New Public Service Academy at ASU promotes leadership, collaboration
Arizona State University announced a first-of-its-kind Public Service Academy today – a specialized program to develop leaders of tomorrow that are prepared to create solutions for society’s biggest challenges through effective collaboration.
Wendy Spencer, the CEO of the Corporation for National and Public Service, which administers AmeriCorps, helped announce the new academy at an event marking ASU’s designation by Americorps as a charter Employer of National Service. She was joined by Jonathan Koppell, dean of the College of Public Service and Community Solutions at ASU.
"Public service is more than just giving of your time. It's what skills you bring to the table," Spencer said. "The academy is going to take students who are engaged in public service to the next level. This is brilliant. "
When it launches in August 2015, the Public Service Academy will be the first undergraduate program in the nation to integrate cross-sector and civilian-military experiences to develop collaborative leaders of character. The academy is planning on accepting 100 students, aspiring leaders potentially from around the world, for the inaugural class that starts in the fall.
“ASU already has forged a new model for higher education; now it is blazing a new path for public service,” said Tom Brokaw, former NBC Nightly News anchor, author and early proponent of the academy. “In an era of global uncertainty, this is exactly the kind of educational initiative our country needs. I hope many more universities start encouraging the desire to serve locally and globally, and to be engaged as citizens.”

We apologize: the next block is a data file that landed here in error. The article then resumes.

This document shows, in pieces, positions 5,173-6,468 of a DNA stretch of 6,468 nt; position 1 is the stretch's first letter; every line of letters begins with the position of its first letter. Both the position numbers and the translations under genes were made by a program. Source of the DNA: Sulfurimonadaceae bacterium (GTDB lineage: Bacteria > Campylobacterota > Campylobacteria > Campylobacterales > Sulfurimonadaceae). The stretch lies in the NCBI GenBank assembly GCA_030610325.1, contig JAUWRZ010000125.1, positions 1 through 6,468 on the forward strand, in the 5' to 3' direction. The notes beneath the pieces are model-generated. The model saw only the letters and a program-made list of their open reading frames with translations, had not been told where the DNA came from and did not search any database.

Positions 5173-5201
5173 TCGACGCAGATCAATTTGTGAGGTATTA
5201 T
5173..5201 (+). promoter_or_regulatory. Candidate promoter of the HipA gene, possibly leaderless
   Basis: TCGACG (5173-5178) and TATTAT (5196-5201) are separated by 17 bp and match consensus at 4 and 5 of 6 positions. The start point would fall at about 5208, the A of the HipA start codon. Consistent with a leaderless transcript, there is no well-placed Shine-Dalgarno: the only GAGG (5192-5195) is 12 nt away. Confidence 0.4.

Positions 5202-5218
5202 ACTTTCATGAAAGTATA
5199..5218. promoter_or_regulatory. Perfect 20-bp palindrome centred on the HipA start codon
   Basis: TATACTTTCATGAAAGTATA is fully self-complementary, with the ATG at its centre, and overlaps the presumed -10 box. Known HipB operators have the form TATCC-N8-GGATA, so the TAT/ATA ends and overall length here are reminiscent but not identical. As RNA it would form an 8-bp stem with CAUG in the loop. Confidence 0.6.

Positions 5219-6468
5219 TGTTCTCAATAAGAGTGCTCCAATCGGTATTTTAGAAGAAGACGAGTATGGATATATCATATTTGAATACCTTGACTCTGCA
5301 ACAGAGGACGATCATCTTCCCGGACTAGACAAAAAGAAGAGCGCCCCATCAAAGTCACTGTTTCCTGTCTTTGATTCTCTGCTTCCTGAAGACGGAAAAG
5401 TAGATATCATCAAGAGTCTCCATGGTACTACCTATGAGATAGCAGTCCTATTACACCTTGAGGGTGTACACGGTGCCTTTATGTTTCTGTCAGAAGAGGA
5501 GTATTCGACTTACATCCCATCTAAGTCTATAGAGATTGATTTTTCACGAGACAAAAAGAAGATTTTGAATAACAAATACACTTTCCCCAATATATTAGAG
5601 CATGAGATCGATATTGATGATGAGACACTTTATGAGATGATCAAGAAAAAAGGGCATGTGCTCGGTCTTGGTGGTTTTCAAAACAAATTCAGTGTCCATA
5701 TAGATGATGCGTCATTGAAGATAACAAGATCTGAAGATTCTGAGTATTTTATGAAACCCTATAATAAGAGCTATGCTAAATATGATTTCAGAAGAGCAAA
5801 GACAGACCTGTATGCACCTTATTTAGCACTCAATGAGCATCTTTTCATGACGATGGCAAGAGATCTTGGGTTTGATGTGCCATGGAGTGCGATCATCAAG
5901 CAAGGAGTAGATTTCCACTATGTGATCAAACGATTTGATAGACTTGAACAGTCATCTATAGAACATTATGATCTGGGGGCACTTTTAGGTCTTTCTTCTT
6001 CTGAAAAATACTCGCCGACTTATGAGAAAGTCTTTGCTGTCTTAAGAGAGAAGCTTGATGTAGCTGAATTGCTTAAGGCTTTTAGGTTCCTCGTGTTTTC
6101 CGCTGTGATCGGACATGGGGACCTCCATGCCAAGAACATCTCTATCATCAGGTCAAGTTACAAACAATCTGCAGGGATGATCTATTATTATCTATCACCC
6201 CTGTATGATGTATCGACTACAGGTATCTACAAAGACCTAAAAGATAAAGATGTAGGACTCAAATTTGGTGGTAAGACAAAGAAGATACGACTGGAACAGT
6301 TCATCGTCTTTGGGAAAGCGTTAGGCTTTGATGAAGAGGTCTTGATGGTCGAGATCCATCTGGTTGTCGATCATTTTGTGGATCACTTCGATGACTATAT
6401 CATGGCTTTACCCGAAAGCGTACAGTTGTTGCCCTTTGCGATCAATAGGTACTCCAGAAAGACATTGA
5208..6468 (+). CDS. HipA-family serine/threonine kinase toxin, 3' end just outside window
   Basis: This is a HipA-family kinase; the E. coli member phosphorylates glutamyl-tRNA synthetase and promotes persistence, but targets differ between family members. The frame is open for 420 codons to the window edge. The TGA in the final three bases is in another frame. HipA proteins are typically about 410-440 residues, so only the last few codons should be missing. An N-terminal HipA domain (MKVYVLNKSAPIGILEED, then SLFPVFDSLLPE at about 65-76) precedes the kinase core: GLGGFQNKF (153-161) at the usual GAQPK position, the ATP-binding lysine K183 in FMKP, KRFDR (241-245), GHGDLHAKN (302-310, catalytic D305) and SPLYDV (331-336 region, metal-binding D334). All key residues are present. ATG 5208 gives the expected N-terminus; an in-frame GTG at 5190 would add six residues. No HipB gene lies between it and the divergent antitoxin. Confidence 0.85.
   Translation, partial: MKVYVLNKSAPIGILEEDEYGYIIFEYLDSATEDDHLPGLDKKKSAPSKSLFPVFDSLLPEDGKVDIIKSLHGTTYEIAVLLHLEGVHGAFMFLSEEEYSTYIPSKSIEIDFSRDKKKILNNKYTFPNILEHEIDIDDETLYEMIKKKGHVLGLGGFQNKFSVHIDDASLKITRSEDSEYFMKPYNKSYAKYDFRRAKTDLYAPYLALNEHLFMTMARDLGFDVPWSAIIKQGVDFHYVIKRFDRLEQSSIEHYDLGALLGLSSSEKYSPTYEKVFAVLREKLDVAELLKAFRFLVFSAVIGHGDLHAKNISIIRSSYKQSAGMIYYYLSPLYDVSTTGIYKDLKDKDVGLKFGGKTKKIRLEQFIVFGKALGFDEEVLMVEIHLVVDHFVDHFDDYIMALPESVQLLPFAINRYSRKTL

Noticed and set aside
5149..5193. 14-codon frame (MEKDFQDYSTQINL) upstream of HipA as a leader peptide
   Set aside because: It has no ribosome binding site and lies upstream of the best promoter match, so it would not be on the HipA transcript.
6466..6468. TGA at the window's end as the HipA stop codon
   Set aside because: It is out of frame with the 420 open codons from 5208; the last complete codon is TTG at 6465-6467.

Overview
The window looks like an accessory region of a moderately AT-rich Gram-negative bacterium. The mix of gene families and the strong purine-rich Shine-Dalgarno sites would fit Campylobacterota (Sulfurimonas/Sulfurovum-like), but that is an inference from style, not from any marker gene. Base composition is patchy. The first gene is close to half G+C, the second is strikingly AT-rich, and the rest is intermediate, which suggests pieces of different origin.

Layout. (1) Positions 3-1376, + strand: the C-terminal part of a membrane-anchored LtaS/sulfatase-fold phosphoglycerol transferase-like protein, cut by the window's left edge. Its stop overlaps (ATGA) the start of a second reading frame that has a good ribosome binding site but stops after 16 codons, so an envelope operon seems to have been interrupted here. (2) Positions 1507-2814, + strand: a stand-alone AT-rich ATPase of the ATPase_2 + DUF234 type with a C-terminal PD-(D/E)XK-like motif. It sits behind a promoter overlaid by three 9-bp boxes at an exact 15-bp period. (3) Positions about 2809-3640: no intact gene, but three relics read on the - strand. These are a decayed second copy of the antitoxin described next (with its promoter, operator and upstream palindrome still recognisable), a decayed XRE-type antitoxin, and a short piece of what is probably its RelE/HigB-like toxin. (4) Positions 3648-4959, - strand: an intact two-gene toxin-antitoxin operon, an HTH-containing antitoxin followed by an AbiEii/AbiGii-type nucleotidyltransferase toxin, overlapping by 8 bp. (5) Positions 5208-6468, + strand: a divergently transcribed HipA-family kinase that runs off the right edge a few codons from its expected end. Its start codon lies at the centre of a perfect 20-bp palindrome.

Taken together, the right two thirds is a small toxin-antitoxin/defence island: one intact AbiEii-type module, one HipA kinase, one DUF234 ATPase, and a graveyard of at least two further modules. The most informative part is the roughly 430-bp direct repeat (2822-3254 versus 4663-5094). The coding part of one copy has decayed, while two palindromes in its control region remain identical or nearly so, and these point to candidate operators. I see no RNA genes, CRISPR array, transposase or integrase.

The program has two tracks: Reserve Officer Training Corps, the existing university-based program to commission officers into the U.S. Armed Forces, and the Next Generation Service Corps, a new program for service-oriented students from all majors to become civilian service leaders.
“We are committed to helping students prepare for the pathways they want to follow after university, and our charter makes explicit that ASU takes responsibility for contributing to the public good,” said ASU President Michael Crow. “This program furthers those aspects of our mission by devoting significant resources at ASU to training the next generation of leaders committed to public service.”
For the academy’s architects, collaboration is the name of the game.
The four-year Next Generation Service Corps experience includes a set of seven leadership courses taken throughout a student’s university career, as well as a series of summer internships in nonprofit, government and private organizations. The program offers annual retreats, service opportunities and shared experiences with ROTC cadets.
“The Public Service Academy transforms students’ raw commitment to service into focused preparation to affect social change,” Koppell said. “Through courses, experiences and internships, PSA (Public Service Academy) students will be ready to move beyond the conventional paths of their peers, forging new solutions through cross-disciplinary collaboration – artists working with medical scientists, environmentalists working with engineers, military leaders working with social workers. The academy embraces ASU’s mission to prepare students for advancing community solutions, no matter their profession.”